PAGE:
Heroes: The contradictions of sovereignty

“I’ll protect you,” he says.

“Just give me half of everything you make.”

His armour gleams as he says this. Behind him his men stand about with the relaxed confidence of the strong, their weapons casually visible.  The look on his face resembles an image of paternal kindliness. He has practiced this look.

You wonder: protect me from whom?

Like a lot of boys I fantasized about being a hero. All those stories: Star Wars and The A-Team and Daredevil and the Karate Kid and Doctor Who.  When we got a VCR my brother and I watched Uncommon Valor, like, a dozen times.  What happens to those boyish desires when we become adults?

In The Hobbit, Bilbo Baggins fights giant spiders in a dark forest and sneaks into a dragon’s den. These acts transform him from unwanted burden on those around him to a leader who takes care of himself and others. From childhood to adulthood. Courtesy of a magic ring and a magic sword and acute zero-sum-game confrontations with uncomplicated evil.

A hero defends us by destroying our common enemy. That’s the ideal, anyway.

 

The roots of our current civilization, says Norbert Elias, stretch back a thousand years to the fields and forests of Western Europe. There, after the fall of the Holy Roman Empire, kings ceased for a time to have any effective authority over the day-to-day doings of local knights.  Each knight was his own master and made law as he would on his little territory.

Then, gradually, some knights acquired power over others, becoming big lords to whom the many little lords paid tribute, until the time came when a man whom others called “king” was more than just the head man in time of war, but once again could impose law. And these kings deprived the knights, bit by bit, of their right to feud with each other, their right to maintain their own men-at-arms, even their right to be leaders in war, until these lords with their ancient titles were nothing more than courtiers with large estates.  Eventually, sovereigns themselves ceased to be individuals, and slowly became institutions, bureaucracies, with even a few democratic trappings. And so the modern state was born.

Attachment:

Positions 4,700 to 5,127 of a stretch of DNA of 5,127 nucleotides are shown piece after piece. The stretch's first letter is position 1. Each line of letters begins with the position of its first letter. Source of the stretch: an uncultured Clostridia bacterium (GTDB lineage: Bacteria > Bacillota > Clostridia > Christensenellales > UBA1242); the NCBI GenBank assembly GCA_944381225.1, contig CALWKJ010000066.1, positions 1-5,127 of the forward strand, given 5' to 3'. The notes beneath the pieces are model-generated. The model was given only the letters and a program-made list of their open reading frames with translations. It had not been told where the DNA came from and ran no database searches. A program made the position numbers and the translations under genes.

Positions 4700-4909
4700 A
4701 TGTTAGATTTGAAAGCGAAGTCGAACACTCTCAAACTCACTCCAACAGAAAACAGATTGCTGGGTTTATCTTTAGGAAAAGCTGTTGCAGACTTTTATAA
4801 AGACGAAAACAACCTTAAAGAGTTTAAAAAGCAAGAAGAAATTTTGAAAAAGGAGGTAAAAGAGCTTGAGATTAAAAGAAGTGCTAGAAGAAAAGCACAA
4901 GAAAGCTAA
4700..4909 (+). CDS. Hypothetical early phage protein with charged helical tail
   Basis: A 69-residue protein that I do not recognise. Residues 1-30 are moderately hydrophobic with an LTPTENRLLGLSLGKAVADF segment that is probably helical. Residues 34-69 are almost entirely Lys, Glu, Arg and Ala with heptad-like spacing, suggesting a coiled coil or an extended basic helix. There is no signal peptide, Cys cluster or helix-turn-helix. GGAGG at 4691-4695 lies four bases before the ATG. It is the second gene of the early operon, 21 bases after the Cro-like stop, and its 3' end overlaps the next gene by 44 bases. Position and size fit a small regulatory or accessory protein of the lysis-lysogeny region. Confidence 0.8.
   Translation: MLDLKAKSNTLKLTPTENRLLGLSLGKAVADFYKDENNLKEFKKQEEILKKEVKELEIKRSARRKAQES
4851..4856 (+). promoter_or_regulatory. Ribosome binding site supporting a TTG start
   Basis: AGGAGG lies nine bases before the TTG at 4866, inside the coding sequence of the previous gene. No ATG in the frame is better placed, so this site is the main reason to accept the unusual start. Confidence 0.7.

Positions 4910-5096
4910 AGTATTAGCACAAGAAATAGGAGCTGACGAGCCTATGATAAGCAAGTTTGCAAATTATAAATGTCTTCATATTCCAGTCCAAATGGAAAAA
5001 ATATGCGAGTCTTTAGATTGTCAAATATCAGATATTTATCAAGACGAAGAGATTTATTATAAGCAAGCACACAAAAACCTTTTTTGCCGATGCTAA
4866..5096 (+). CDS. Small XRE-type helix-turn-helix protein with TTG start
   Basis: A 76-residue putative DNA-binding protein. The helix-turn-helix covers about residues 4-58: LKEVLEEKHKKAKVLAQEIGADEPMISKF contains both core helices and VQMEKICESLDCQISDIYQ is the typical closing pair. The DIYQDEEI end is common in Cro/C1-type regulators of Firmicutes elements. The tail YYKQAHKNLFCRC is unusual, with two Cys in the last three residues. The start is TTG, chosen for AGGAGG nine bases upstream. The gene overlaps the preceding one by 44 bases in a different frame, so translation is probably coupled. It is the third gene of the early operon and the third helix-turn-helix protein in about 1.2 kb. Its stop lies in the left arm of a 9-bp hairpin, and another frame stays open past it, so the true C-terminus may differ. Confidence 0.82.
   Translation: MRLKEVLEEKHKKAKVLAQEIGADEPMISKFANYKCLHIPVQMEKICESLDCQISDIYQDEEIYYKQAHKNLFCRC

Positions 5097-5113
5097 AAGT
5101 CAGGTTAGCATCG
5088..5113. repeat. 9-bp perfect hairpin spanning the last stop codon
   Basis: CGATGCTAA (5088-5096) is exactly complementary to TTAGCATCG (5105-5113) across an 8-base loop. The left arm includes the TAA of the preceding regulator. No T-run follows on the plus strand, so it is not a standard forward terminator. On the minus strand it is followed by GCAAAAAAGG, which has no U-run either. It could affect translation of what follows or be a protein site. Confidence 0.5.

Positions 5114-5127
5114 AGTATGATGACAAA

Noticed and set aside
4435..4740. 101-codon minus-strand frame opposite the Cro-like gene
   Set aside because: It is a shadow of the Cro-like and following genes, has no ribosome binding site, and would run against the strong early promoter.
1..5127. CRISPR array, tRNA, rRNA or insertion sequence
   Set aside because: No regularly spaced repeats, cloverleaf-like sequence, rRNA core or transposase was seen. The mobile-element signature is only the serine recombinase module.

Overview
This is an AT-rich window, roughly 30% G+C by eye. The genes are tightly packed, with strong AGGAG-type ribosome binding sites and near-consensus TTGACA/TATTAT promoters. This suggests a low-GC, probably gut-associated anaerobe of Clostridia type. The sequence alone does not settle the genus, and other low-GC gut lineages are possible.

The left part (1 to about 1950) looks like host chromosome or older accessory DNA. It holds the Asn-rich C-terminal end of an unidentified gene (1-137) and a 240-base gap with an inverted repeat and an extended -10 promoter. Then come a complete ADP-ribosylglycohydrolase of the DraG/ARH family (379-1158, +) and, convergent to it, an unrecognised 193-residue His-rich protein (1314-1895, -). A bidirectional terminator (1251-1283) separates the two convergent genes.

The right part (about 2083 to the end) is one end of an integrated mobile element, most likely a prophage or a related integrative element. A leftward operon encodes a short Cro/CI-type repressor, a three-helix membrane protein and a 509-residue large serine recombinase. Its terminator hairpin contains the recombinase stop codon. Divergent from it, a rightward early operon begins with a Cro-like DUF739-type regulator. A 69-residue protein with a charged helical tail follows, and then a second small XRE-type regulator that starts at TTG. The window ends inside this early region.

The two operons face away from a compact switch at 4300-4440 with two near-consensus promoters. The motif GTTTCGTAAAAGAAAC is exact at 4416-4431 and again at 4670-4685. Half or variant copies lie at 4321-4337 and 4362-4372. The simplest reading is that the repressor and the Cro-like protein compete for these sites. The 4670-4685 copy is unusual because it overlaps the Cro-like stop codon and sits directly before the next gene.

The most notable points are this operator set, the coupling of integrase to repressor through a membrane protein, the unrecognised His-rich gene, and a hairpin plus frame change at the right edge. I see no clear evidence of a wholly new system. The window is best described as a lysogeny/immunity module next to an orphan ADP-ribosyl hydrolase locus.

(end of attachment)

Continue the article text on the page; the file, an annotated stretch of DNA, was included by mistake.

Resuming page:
But what were the knights, before they were reduced to being glorified landlords? The image of the heroic knight treads through our dreams, from King Arthur and Prince Charming to Aragorn and The Dark Knight and The Avengers. Tony Soprano, in his own way.  Boys learn to dream to be heroes and girls, if Bonnie Tyler is to be believed, learn to yearn for them. We talk about ordinary people as heroes, of course, the heroism of a woman who pulls a stranger out of a burning car or a man who stands up to corporate corruption. But our dominant image of the hero is that of the knight: a man of action, armed and armoured, ready for quick and violent deeds.

The knights were men of violence. They were men with weapons and the skill to use them, who could hire other violent men to be their soldiers. To pay for all this they taxed the peasantry on their land. That is, within a given territory they could say to the farmers in their cots and the tradesmen in their villages, pay me or else.  Pay me and I’ll protect you: from bandits, from other knights, but most of all, from myself.